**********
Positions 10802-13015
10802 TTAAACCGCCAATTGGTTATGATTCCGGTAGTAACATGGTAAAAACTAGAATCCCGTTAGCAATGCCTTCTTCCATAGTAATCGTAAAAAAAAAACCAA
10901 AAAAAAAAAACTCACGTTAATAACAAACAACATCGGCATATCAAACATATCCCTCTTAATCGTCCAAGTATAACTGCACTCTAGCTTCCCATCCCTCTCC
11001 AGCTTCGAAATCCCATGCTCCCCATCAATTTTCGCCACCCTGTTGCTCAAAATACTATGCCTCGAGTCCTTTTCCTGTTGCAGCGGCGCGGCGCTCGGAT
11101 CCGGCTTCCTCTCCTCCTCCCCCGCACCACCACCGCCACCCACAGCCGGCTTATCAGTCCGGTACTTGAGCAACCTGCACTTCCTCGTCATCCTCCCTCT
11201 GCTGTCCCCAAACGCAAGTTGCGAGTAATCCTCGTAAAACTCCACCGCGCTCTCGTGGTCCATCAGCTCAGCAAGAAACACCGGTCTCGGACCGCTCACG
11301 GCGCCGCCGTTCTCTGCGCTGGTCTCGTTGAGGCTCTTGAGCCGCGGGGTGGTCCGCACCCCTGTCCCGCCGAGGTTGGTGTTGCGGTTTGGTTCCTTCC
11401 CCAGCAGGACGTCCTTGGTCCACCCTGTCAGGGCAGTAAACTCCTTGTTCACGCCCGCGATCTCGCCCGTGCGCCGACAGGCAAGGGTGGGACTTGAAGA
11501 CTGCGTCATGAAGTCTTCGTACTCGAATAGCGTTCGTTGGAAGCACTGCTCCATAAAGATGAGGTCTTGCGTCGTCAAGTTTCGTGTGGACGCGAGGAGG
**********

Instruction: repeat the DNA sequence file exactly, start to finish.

Positions 10802-13015
10802 TTAAACCGCCAATTGGTTATGATTCCGGTAGTAACATGGTAAAAACTAGAATCCCGTTAGCAATGCCTTCTTCCATAGTAATCGTAAAAAAAAAACCAA
10901 AAAAAAAAAACTCACGTTAATAACAAACAACATCGGCATATCAAACATATCCCTCTTAATCGTCCAAGTATAACTGCACTCTAGCTTCCCATCCCTCTCC
11001 AGCTTCGAAATCCCATGCTCCCCATCAATTTTCGCCACCCTGTTGCTCAAAATACTATGCCTCGAGTCCTTTTCCTGTTGCAGCGGCGCGGCGCTCGGAT
11101 CCGGCTTCCTCTCCTCCTCCCCCGCACCACCACCGCCACCCACAGCCGGCTTATCAGTCCGGTACTTGAGCAACCTGCACTTCCTCGTCATCCTCCCTCT
11201 GCTGTCCCCAAACGCAAGTTGCGAGTAATCCTCGTAAAACTCCACCGCGCTCTCGTGGTCCATCAGCTCAGCAAGAAACACCGGTCTCGGACCGCTCACG
11301 GCGCCGCCGTTCTCTGCGCTGGTCTCGTTGAGGCTCTTGAGCCGCGGGGTGGTCCGCACCCCTGTCCCGCCGAGGTTGGTGTTGCGGTTTGGTTCCTTCC
11401 CCAGCAGGACGTCCTTGGTCCACCCTGTCAGGGCAGTAAACTCCTTGTTCACGCCCGCGATCTCGCCCGTGCGCCGACAGGCAAGGGTGGGACTTGAAGA
11501 CTGCGTCATGAAGTCTTCGTACTCGAATAGCGTTCGTTGGAAGCACTGCTCCATAAAGATGAGGTCTTGCGTCGTCAAGTTTCGTGTGGACGCGAGGAGG